Moreover, with regard to nuclear power generation, Middle Eastern countries have great expectations for Japan's state-of-the-art technologies and for the safety that has arisen through our experience of a severe accident. I believe Japan should live up to these expectations.

In restarting operations at nuclear power plants, safety will be the utmost priority. The safety of the nuclear power plants will be determined through the expert decision of the Nuclear Regulation Authority. When the Committee finds that a plant is in conformity with the new standards, we will move forward on restarting operations, respecting their expert judgment.

REPORTER (ÖZBAY, ANADOLU AGENCY (TURKEY)): Mr. Prime Minister, before visiting Turkey, in an interview with the Turkish media, you said that Turkey and Japan would cooperate in third countries. What is your view regarding the potential for Japan and Turkey to advance their cooperation in Iraq in the field of energy? Also, do you think that the Kurdish peace process that Turkey has been promoting will lead to stability in the region surrounding Turkey?

PRIME MINISTER SHINZO ABE: Japanese companies are highly interested in Iraq, where reconstruction and economic growth have been continuing steadily, and they are active in Iraq's energy, construction, and medical services sectors, among others. I am aware that Turkish companies have depth of experience in Iraq, and I believe that there is great potential for Japanese companies to tie up with Turkish companies in these sectors and cooperate together on those kinds of projects. A Japan-Turkey business seminar for operating in Iraq was already held in July 2012, and that October, a credit line for [facilitating Japanese business development in] Turkey and its neighboring countries was also set up between JBIC and several private sector Turkish banks.

Moreover, I believe that progress towards the resolution of Kurdish issues will increase the stability of Turkey and facilitate a strengthening of collaboration with Turkish companies. I look forward to Japan-Turkey partnerships between such private sector entities developing their business and making inroads in not only Iraq but also other third countries in years to come.

REPORTER (OGATA, TBS): As today is May 3rd [(Constitution Memorial Day)], I would like to confirm your views once more on revising the Constitution. Does the LDP intend to raise the revision of Article 96, which stipulates the requirements for proposing Constitutional amendments, as an issue in this summer's House of Councillors election, and aim to secure the weight of [a] two-thirds [majority in the House of Councillors]? The LDP's coalition partner New Komeito is cautious about revising Article 96, while the Japan Restoration Party and Your Party are willing to support it. Are you thinking of cooperating with the Japan Restoration Party and Your Party, taking this issue as a catalyst?

PRIME MINISTER SHINZO ABE: Revising the Constitution has been a major topic for the Liberal Democratic Party ever since it was founded. As for revising Article 96, which addresses the procedures for revision, the LDP also made a public pledge on this matter in the most recent House of Representatives election. Naturally, we intend to raise this as a public pledge in the upcoming House of Councillors election as well. Within that context, I think it is important for us to build a group of like-minded legislators that will constitute the two-thirds [majority needed to fulfill the] requirement for proposing amendments. I will be making efforts to achieve that. At the same time, New Komeito is an important allied political party with whom we together form this coalition government. We will explain our position carefully and make repeated efforts to engage in a series of discussions with New Komeito, while respecting New Komeito's approaches and positions.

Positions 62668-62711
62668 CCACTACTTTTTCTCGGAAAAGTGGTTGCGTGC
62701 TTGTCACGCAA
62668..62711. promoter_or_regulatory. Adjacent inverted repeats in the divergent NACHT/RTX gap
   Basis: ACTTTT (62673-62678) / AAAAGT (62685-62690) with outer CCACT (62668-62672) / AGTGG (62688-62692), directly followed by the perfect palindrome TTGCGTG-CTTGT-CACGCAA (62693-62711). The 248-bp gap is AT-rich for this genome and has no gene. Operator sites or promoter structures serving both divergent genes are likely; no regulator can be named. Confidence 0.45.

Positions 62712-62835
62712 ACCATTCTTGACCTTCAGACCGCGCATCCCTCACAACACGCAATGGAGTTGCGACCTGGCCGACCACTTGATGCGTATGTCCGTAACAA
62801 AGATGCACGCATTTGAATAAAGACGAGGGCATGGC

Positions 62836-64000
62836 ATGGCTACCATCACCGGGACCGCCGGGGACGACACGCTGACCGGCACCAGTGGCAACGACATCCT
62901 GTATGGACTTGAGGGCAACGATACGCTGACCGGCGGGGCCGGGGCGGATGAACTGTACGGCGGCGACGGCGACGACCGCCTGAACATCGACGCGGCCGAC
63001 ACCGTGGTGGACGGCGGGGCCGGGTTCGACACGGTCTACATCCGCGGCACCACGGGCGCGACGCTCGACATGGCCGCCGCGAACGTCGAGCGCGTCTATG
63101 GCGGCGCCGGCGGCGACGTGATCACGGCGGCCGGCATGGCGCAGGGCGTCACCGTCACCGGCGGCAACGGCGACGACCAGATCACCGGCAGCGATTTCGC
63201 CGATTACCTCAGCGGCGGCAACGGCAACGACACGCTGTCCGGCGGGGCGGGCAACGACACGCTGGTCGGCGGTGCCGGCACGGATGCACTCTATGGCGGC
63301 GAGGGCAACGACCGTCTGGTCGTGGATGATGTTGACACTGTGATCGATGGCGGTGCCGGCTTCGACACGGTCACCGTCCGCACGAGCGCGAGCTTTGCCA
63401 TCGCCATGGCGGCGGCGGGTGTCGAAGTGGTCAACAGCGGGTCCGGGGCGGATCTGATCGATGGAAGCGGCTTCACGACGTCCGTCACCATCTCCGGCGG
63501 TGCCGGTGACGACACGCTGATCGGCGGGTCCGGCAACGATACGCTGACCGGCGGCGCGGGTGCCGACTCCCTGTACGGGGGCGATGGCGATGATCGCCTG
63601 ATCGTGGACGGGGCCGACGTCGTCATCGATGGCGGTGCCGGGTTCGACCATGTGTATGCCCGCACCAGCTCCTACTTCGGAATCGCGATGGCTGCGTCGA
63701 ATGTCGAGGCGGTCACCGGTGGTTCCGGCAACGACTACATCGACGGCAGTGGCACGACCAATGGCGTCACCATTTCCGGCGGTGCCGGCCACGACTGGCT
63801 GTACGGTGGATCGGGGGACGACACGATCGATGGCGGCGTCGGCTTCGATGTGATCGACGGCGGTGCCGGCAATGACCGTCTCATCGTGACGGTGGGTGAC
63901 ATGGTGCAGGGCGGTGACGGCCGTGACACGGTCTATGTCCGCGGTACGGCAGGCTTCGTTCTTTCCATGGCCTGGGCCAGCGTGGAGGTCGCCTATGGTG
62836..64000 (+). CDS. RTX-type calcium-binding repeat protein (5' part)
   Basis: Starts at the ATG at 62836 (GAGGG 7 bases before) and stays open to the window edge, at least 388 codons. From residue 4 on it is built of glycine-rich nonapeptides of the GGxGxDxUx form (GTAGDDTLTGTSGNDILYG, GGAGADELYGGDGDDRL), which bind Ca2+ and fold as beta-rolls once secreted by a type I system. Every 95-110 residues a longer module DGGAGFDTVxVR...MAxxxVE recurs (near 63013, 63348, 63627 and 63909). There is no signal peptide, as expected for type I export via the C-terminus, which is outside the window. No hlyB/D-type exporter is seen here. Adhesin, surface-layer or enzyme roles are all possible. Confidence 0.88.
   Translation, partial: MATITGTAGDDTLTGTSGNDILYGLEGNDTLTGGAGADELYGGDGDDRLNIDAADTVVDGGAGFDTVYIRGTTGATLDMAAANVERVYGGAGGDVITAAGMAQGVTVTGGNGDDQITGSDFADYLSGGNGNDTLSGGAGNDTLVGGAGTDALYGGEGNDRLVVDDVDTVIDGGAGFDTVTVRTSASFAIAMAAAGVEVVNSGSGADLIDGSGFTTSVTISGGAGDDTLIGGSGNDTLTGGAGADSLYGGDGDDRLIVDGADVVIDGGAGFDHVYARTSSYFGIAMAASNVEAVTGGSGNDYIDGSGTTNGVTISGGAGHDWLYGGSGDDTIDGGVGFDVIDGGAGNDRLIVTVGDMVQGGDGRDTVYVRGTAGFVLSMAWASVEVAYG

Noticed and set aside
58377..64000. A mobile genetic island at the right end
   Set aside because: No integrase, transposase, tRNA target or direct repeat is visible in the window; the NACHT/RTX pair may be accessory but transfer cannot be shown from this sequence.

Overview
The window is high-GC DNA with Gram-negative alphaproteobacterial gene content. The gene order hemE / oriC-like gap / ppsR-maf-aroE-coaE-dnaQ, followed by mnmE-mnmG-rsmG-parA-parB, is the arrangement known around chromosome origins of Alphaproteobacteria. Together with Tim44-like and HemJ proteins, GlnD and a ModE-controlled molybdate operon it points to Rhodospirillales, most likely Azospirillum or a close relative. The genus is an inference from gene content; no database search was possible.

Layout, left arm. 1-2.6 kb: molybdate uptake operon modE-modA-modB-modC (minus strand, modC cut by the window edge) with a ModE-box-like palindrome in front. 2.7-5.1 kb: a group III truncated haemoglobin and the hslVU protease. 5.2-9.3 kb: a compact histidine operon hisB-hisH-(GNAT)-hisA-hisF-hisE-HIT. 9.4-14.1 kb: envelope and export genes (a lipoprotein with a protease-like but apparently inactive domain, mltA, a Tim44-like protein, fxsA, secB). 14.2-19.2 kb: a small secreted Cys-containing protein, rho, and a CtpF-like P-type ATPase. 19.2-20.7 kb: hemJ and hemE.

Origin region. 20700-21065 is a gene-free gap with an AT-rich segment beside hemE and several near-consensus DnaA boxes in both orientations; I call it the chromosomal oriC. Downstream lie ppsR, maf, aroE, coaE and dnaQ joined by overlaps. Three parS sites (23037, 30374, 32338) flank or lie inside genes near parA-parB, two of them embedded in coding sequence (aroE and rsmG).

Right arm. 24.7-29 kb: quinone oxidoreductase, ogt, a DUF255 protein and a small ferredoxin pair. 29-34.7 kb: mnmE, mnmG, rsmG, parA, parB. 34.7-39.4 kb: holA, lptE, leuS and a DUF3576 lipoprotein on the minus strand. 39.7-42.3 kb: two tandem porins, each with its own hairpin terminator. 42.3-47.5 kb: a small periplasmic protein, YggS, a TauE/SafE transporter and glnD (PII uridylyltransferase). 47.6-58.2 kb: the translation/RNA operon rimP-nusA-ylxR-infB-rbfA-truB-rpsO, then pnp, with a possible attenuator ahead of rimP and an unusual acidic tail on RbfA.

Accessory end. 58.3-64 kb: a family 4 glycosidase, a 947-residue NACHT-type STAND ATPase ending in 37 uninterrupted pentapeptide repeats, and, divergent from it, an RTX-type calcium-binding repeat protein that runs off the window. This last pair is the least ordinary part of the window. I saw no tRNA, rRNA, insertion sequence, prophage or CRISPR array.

The Japan Restoration Party and Your Party are in favor of revising Article 96, and in light of that, I would like to ask for their cooperation in revising Article 96 as we work to form a [two-thirds] majority, as I mentioned at the beginning.

REPORTER (KASHRAM, AL JAZEERA (QATAR)): While Japan is an important country, until now it has not been actively involved in, nor played an important role in, the resolution of international issues. I heard what you said today, but I would like to ask if Japan will shoulder a new role and furthermore play an active role in international affairs from now on. Within that, I would also like to ask about Japan's engagement in addressing the nuclear problem in Iran and how you view the situation in Syria.

PRIME MINISTER SHINZO ABE: I recognize that the Middle East region is now in a period of historic change. Japan is prepared to work to effectuate stability and peace in this region, together with the international community. Japan's assistance to foster stability at a scale of US$2.2 billion that I announced the day before yesterday is one part of that.

Regarding the situation in Syria, Japan is greatly concerned about the tremendous humanitarian problems, the potential use of chemical weapons, and other matters. Japan has provided assistance to the Syrian people and to surrounding countries through emergency humanitarian relief.  I do not believe the Syrian-led transition process will make smooth progress as long as President Assad remains in office. I believe that the international community needs to unite in its determination to settle the situation, and Japan also desires to carry out such a role.

As for the Middle East Peace Process, the resumption of the peace talks is a matter of great urgency. Japan will act in cooperation with the international community and actively urge the resumption of negotiations between the Palestinians and Israel. To foster a conducive environment, Japan will take a leading role in efforts such as the "Corridor for Peace and Prosperity" project.

Furthermore, Japan shares the grave concerns of the international community concerning the Iranian nuclear issue. Japan will continue to exert pressure on Iran, working with the international community based on the "dual-track approach" of dialogue and pressure. At the same time, while actively urging Iran, Japan will work for a peaceful and diplomatic resolution of the issue.